There is a lot of negativity in the world today. Psychologists and media experts have attributed much of it to the anonymity of social media. I have to say that, in large part, I agree. I have noticed that the dealer forums and Facebook groups that are specific to our industry and product lines have been getting more and more negative. Years ago, when I was first participating in these forums heavily, dealers were helping each other out. It was a lot of questions asked and others jumping in to answer them, solve problems, or maybe commiserate that they were seeing the same thing. Over time, however, I have seen it shift to a more aggressive and negative tone.
We need to keep things positive. I understand that dealers are frustrated with a lot of different things happening in our industry. We are getting squeezed by DIY products. Network-centric product lines are often not as stable and require more TLC. Faster product development cycles can result in more bugs making it to market. All these things can be hard to accept and deal with — I know because I deal with them on a regular basis myself. But that is the nature of the beast in this industry. We all chose this industry for one reason or another. Many chose this career path because it is exciting, ever-changing and dynamic. And it is all those things. But to get all that excitement, there will be flaws, too.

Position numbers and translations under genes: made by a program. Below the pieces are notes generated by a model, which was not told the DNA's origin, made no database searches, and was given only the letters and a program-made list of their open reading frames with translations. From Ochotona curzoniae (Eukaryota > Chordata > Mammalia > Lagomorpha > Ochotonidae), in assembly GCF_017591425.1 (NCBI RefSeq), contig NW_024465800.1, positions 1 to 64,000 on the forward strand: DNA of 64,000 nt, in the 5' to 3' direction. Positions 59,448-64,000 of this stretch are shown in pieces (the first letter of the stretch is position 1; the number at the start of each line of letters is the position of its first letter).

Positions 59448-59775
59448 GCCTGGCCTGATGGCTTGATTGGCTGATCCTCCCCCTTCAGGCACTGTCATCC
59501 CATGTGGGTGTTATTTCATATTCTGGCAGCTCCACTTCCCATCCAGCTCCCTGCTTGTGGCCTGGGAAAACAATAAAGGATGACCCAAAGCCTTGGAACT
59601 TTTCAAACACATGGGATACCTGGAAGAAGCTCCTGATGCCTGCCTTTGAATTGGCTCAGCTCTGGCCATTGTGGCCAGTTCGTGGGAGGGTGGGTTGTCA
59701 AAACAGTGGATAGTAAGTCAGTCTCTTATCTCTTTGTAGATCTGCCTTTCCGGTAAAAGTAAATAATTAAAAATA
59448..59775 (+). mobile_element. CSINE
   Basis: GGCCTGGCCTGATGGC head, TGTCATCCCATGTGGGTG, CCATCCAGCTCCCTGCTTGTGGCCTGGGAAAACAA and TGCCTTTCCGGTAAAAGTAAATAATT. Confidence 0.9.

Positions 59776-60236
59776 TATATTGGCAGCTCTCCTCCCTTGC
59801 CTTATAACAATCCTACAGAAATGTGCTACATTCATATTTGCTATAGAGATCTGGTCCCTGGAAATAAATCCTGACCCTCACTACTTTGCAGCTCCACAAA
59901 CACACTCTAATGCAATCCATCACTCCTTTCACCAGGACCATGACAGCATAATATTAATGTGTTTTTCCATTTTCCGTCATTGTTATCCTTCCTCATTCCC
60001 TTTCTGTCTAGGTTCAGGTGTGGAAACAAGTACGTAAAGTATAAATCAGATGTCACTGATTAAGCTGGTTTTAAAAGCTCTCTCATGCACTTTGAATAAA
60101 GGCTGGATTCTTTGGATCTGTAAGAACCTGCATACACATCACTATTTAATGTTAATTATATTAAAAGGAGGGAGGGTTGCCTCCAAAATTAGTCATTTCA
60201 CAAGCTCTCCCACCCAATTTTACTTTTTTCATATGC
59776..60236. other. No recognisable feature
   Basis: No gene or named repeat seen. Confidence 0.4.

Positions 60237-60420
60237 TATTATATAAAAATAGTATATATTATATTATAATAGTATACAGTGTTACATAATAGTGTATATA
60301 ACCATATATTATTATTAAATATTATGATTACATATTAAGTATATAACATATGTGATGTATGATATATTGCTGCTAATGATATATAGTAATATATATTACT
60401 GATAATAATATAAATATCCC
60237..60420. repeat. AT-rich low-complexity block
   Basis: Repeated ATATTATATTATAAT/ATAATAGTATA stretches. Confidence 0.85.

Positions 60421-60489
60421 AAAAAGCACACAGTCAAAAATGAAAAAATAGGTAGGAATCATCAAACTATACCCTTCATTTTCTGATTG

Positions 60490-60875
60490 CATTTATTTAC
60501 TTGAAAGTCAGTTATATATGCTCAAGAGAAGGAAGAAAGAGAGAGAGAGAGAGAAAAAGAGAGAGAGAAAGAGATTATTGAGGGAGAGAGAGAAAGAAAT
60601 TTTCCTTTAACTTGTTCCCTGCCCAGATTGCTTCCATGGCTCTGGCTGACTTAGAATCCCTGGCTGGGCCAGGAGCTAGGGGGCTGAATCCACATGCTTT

We need to address our concerns in a positive and constructive way. We can’t be on social media, even if it is closed dealer-only groups, bashing the brands and the product. We can provide constructive criticism and give suggestions for improvement, but slamming the companies and products does no good for anyone. It frustrates the manufacturers and takes their focus away from their priorities. Imagine how you would feel about being slammed on social media by your clients — they feel the same way and are often then sent on ad-hoc, unstructured projects by senior management. I have seen dealers on these groups use atrocious language, call the product everything under the Sun, and denigrate the product managers. That is no way to get anyone on your side and go the extra mile to help you. Who do you want to help more: the client who calls you screaming or the one who is understanding but firm in their concerns?
If instead of complaining about the product and those who developed it, we could all provide solid, actionable information, it would be better for everyone involved. Let the forum know what you’ve run into as the problem. I bet others have, too, and many of them have probably already found the solution and are happy to share it with you. Provide actionable criticism, letting the developers know that a procedure is slow or is not intuitive, giving them suggestions for improvements. As my mother always said, treat them as you would want to be treated. We can all easily put ourselves in their shoes, as we are in their shoes when the client has an issue.